Every now and then Jim Craig, owner of Craig Sundecks and Porches, in Stephens City, Va., gets a call to re-rail a deck. It doesn't happen that often, he explains, because rails, being vertical, wear out at a slower rate than deck surfaces.
If homeowners want rails replaced, generally it's not so much because the rail system is failing but because they want a maintenance-free rail system, such as vinyl, composite, glass, or aluminum.
When Ron Spillers, co-owner of West Coast Deck, in Seattle, gets a re-railing inquiry, it's usually for that reason. Another reason is for the views. Clunky wood railing systems obscure woods, sea, and sky. Or, people looking to sell their home realize that the current rails don't meet code. Or they might now have grandchildren coming over, Spillers says, and rail systems are a safety concern.
Homeowners with the money prefer slender aluminum balusters ? overwhelmingly their most popular choice, Spillers says ? or glass panels. "The narrower profiles make the deck feel bigger," he adds. And aluminum rail systems ? a midrange price point between composites and wood ? make it easier to install tempered-glass panels.
So Many Rails, So Little Time
Railings and rail systems are a comparatively small piece of the deck and rail market, but companies that specialize in decks and porches, whether new or replaced, now have lots of products to choose from.
Since deck rails are both decorative and functional, Craig says that the key to deciding what to specify lies in matching the new rail to trim colors on the house. If shutters and other trim are white, you're home free. If not, be prepared to scratch your head and do a little figuring. "If you have amber, cream, or wheat-colored trim, it's not easy to match," he points out. Craig's frequent recommendation is for wood posts, appropriately painted or stained, with aluminum balusters, giving the deck a more open look. "Color alignment gives it a very custom feel," he says, "so that it looks as if it were intended to be part of the original house."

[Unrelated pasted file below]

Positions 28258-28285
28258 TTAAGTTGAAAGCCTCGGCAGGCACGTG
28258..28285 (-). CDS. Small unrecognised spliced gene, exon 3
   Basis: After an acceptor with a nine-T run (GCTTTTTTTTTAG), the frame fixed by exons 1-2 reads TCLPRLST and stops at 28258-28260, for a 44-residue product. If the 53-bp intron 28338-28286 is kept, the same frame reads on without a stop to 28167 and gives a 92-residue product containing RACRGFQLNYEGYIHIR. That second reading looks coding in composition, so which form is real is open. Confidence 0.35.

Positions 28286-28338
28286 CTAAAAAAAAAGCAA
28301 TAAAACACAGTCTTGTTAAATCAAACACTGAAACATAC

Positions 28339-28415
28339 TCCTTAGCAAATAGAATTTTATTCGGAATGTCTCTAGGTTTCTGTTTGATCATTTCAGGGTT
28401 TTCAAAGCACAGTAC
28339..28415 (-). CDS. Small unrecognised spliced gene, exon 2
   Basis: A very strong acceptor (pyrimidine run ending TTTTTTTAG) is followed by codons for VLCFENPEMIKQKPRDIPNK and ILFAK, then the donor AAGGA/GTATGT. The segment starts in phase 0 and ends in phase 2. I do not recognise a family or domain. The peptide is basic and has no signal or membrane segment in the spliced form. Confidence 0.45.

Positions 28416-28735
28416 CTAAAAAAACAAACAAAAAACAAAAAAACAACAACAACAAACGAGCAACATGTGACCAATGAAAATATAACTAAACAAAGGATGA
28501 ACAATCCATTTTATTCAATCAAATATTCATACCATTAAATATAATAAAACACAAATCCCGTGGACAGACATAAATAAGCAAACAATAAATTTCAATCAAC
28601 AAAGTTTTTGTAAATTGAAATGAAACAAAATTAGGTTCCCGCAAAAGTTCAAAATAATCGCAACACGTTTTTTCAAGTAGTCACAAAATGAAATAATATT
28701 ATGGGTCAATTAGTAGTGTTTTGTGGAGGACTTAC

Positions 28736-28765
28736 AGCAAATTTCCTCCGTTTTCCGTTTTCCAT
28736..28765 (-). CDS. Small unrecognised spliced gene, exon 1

Ben Timko, owner of 732-deck, a Central Pennsylvania home improvement company specializing in decks, gets a fair number of re-rail jobs, though they tend to be on front porches or on non-residential structures such as churches that might, for instance, need a railing system installed alongside a walkway or handicapped ramp.
He finds that homeowners generally know that vinyl railing exists and is maintenance-free and easy to clean, but he still has "a hard time selling it" because of color choices limited to white, tan, gray, or clay. Timko says that he backlogs railing jobs because they can usually be done in a day and a half between deck or fencing jobs that might take a week or more. He is preparing to shoot video of deck and rail installations and post them on YouTube.
?Jim Cory, editor, REPLACEMENT CONTRACTOR.